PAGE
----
Shorter product cycles, multiplevendors and manufacturing locations, increasing costs, and hindrances inprocess visibility, make it imperative for textile and apparel companies tostreamline operations, do better time management, and in the bargain cut downon flabs and costs. The process of logistics or supply chain management assumesenormous significance in the context. The world is changing, but where doesIndia stand? Subir Ghosh does a rain check.
There is a supply chain management(SCM) axiom that says that it is all about having the right product in theright place at the right time at the right price. Competition has ensured thatmanufacturing keeps pushing the bar in productivity and efficiency, andmarketing becomes more aggressive and precise. Today, survival dependsconsiderably on how much a company is able to streamline it all - from thebeginning till the end. It's a lot about logistics.
Logistics is defined in Wikipediaas "the management of the flow of things between the point of origin andthe point of consumption in order to meet requirements of customers orcorporations. The complexity of logistics can be modelled, analysed,visualised, and optimised by dedicated simulation software." The term'logistics' has its roots in the 19th century French word logistique (logermeans to lodge). Others believe it comes from the Greek word:
Definitions differ, but one doesget the drift. It is a process that is still evolving, and finds precision whenthe term graduates to 'supply chain management'. According to the Council ofSupply Chain Management Professionals (CSCMP), supply chain managementencompasses the planning and management of all activities involved in sourcing,procurement, conversion, and logistics management. It also includescoordination and collaboration with channel partners, which may be suppliers,intermediaries, third-party service providers, or customers. Supply chainmanagement integrates supply and demand management within and across companies.(Source: Wikipedia).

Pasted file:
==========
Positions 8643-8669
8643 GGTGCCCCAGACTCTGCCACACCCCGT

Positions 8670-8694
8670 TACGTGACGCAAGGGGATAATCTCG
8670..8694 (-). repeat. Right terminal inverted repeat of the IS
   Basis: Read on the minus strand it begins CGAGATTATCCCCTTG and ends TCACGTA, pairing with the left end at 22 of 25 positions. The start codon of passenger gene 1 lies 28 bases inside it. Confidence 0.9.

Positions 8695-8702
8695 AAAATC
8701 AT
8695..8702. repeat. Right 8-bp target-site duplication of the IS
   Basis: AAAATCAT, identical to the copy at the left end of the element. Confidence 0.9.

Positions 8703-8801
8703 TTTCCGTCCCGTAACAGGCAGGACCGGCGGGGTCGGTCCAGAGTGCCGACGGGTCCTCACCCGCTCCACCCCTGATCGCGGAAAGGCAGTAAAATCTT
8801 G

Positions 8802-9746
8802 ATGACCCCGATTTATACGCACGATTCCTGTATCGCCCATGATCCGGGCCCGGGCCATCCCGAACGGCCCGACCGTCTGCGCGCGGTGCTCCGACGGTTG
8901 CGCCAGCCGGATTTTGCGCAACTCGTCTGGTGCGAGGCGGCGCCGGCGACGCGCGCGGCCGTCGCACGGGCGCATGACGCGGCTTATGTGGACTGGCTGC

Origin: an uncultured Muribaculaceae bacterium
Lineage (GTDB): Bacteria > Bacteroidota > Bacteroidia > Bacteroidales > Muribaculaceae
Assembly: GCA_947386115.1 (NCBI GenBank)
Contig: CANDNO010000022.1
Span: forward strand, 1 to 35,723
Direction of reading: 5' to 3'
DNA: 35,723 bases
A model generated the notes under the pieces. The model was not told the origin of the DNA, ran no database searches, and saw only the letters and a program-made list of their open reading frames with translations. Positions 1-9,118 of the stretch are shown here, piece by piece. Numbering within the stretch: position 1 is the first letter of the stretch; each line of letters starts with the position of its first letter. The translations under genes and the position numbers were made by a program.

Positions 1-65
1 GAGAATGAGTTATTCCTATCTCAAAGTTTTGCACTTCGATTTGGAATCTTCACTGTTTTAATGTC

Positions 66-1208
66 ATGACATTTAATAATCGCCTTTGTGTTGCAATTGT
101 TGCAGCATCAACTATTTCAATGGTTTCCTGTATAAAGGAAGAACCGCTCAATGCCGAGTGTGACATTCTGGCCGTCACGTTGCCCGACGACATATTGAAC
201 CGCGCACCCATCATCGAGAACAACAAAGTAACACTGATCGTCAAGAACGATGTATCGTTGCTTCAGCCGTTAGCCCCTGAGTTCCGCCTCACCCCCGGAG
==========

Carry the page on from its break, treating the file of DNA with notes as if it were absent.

Both the evolution of the twoterms and the ever-growing precision of the definitions indicate another thing:things are changing fast and companies are in a never-ending race to cut looseends. For the textile and apparel industry, which starts from the sowing ofcotton seeds in agricultural fields and ends with a consumer buying a product(we are not going onto the afterlife of textile products here for the sake ofconvenience), the entire chain is a long-drawn one, and many players operateacross two or more rungs in this chain. Efficiency and profitability depend phenomenallyon how much one is able to ensure a smooth and efficient functioning oflogistics.
The complexity, as well asthe import of logistics, was put across succinctly and squarely by global industryleader DHL in a white paper titled 'Fashion unleashed: The agile fashion supplychain':"Rapidly changing and often unpredictable consumer buyingbehaviour, enabled by the Internet, mobile communications and growing spendingpower, has made volatility and complexity the norm rather than the exception inthe fashion sector. It has fragmented sales channels, escalated servicedemands, shortened product lifecycles, ratcheted up cost and margin pressures,and created production challenges. Add changing demographics, rapid growth inemerging markets, and the rise of the global middle class and you have thedefinition of uncertainty."